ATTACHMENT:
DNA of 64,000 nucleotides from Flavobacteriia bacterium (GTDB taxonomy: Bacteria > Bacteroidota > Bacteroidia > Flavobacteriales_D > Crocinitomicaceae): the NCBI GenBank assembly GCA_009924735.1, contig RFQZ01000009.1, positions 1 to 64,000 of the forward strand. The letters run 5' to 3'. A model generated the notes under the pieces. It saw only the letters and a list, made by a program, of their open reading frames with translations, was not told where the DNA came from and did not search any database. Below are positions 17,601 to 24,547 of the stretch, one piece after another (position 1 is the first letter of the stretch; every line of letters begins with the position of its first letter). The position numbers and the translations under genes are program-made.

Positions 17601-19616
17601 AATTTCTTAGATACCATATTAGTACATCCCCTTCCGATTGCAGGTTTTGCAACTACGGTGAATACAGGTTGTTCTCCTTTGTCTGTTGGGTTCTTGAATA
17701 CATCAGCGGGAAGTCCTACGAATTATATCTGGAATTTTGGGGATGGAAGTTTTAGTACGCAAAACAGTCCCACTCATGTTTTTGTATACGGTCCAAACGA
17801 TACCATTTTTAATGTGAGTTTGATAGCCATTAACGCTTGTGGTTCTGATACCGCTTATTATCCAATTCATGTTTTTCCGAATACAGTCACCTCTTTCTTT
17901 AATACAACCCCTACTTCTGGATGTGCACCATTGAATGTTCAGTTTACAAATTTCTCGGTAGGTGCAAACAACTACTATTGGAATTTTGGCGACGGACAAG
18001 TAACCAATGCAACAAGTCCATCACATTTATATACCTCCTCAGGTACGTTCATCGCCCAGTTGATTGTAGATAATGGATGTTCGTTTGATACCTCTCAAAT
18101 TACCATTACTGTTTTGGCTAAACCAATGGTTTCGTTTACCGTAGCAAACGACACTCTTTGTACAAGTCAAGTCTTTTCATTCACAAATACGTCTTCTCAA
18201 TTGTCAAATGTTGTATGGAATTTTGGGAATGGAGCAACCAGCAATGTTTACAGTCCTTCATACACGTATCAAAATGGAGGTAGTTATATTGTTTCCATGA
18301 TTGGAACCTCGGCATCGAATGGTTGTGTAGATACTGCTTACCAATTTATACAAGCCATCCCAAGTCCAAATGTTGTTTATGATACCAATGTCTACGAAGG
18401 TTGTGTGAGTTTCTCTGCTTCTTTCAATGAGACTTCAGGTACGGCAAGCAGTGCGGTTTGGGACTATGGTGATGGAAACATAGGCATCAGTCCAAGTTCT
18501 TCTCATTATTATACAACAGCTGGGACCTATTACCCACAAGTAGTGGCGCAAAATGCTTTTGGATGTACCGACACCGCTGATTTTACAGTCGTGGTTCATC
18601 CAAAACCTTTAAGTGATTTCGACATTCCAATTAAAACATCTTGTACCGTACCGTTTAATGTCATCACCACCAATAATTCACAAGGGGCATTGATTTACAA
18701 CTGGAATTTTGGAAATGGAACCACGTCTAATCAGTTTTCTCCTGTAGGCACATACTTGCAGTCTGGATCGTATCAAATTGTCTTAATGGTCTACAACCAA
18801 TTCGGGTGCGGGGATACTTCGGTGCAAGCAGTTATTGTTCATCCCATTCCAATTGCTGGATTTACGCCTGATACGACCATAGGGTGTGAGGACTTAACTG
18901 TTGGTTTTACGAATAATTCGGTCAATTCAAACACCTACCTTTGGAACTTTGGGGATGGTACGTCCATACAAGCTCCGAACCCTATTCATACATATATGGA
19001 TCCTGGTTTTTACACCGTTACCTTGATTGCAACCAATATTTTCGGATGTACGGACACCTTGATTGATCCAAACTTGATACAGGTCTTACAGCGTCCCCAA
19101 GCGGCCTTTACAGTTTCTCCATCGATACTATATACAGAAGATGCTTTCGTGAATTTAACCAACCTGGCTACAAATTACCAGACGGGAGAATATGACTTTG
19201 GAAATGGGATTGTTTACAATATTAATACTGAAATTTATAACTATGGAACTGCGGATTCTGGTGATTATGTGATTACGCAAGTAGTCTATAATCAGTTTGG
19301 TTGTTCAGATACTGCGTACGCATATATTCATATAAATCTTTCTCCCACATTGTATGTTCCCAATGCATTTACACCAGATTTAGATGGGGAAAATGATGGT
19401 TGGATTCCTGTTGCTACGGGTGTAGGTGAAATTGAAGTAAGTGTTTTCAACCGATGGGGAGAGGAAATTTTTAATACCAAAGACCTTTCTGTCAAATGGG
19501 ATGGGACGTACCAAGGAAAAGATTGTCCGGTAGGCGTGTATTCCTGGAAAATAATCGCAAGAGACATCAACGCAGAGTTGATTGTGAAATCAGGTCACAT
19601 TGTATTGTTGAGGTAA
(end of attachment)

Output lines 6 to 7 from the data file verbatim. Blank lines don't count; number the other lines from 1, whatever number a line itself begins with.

17901 AATACAACCCCTACTTCTGGATGTGCACCATTGAATGTTCAGTTTACAAATTTCTCGGTAGGTGCAAACAACTACTATTGGAATTTTGGCGACGGACAAG
18001 TAACCAATGCAACAAGTCCATCACATTTATATACCTCCTCAGGTACGTTCATCGCCCAGTTGATTGTAGATAATGGATGTTCGTTTGATACCTCTCAAAT